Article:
Last updated on Jul 28, 2020
Cast your mind back to the 1950s, when most of the current baby boomers in our workforce were born. People used to expect to keep a job for life. During the course of work, most essential information could be recorded on paper and filed away.
The success of a company often hinged more on its ability to produce and sell physical products, and relied on highly refined procedures and processes. They wanted to maximise the efficiency of manufacturing techniques.
Now, we live in an information age. Many organizations are now chiefly concerned with the productivity of the knowledge worker – a person whose primary role is to absorb and process knowledge. This is where Knowledge Management comes in.
Unfortunately, irretrievable loss of knowledge is still a big problem. On the one hand, the retiring baby boomer generation is removing a large amount of specialist knowledge from the workforce. Average length of employment is also shrinking to 3.2 years years for employees aged 25–34, and many of these people are taking your knowledge to competitors.
The key to preventing to knowledge loss lies in implementing an internal Knowledge Management solution as part of your Knowledge Management program. Some companies have already been saving tens of millions of dollars a year by sharing technical knowledge more effectively.
Every business knows its employees are its most important asset. Part of the reason for this is that your employees possess vital expertise. This could be how to assemble a particular type of microprocessor, for example, or how to design mobile applications.
Unfortunately, this knowledge is normally stored only inside their heads, and is lost when your employee moves on from your company. “Often, we are too slow to recognize how much and in what ways we can assist each other through sharing expertise and knowledge,” says Barbadian politician Owen Arthur.
That’s why there are many internal use cases for having all your knowledge pooled in a single, accessible location. Then, instead of taking vital expertise with them when they leave, baby boomers and other employees can record what they know in your chosen Knowledge Management solution.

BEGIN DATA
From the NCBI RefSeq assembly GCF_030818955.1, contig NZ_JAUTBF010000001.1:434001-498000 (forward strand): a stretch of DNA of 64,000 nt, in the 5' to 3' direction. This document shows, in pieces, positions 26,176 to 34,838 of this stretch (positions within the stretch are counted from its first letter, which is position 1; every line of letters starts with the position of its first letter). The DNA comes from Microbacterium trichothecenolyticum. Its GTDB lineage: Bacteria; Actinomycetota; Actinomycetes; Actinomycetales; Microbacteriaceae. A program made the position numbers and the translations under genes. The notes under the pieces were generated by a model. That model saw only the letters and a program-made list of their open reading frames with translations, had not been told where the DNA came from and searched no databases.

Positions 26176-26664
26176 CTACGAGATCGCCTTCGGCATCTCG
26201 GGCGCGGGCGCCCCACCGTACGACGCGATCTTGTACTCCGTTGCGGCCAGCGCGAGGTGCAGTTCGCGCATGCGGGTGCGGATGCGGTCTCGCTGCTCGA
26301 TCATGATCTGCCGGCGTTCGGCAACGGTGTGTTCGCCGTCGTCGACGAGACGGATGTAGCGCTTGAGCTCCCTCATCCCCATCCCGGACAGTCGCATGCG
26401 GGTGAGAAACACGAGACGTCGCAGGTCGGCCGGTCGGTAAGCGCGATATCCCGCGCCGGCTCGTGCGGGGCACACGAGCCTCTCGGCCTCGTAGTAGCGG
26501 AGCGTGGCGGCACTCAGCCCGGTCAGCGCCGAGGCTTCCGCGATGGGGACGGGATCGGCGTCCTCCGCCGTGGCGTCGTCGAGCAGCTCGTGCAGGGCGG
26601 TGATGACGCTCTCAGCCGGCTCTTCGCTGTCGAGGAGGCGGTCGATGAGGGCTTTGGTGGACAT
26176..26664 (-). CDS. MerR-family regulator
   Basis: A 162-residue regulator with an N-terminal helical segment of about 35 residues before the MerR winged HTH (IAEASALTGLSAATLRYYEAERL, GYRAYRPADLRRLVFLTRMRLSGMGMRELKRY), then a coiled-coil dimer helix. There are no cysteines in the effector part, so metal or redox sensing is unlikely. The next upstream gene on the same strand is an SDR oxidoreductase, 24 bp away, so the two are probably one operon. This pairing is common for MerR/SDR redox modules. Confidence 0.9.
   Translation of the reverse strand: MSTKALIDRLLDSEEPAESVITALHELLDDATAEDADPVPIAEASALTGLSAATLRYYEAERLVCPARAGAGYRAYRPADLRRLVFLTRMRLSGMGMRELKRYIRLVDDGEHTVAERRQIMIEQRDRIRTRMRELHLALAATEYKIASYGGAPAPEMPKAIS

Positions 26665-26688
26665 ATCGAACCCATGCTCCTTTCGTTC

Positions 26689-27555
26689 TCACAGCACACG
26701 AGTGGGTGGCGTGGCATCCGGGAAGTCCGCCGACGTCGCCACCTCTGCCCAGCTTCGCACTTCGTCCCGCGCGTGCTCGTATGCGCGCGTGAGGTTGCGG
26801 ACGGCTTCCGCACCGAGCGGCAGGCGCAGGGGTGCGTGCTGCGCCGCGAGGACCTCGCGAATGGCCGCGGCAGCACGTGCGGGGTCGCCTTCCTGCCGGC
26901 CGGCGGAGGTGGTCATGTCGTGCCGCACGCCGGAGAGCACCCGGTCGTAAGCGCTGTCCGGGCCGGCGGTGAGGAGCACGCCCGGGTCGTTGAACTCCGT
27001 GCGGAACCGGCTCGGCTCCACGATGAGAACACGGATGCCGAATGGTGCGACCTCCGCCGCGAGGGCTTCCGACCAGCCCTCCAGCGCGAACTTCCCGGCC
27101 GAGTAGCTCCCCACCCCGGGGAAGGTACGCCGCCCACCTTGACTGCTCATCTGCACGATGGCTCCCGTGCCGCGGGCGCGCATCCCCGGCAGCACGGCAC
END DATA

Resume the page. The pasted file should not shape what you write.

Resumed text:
Here are some of the most important ways that a KM solution can help your business.
Employees spend one fifth of the working week searching for information. They also say that access to the proper technologies is one of the keys to workplace satisfaction.
KM solutions help you upskill your current employees and improve employee satisfaction. When you record and share important knowledge, employees feel that you are investing in their productivity. They also have the tools they need to do their jobs.
Implementing a successful Knowledge Management solution can improve onboarding for new hires. It reduces the need for a person to take time off the job to train everyone.
New employees can browse the relevant information at their leisure, and also refer back to the handbook if they forget anything.
Capturing your unique expertise plays a role in positioning your business as an expert in your industry. You have quick access to the ideas and processes that makes your culture special, and you’re preserving them for the future.
“Knowledge is like money: to be of value it must circulate, and in circulating it can increase in quantity and, hopefully, in value,” says Louis L’Amour, author of Education of a Wandering Man. Knowledge is no good if you keep it to yourself, and Knowledge Management has many benefits.
Here are just some of the ways that Knowledge Management solutions can offer value to your business.
Knowledge Management solutions increase your bottom line by reducing the amount of time your employees spend searching for information. Employees have the ability to search within a single knowledge base for all relevant information using a powerful search function. Sharing knowledge improves productivity by 35%, according to Mckinsey.
These solutions also prevent efforts being duplicated by many different staff members. For example, staff at Intel realised they could improve productivity through internally communicating how they made their technologies to different teams.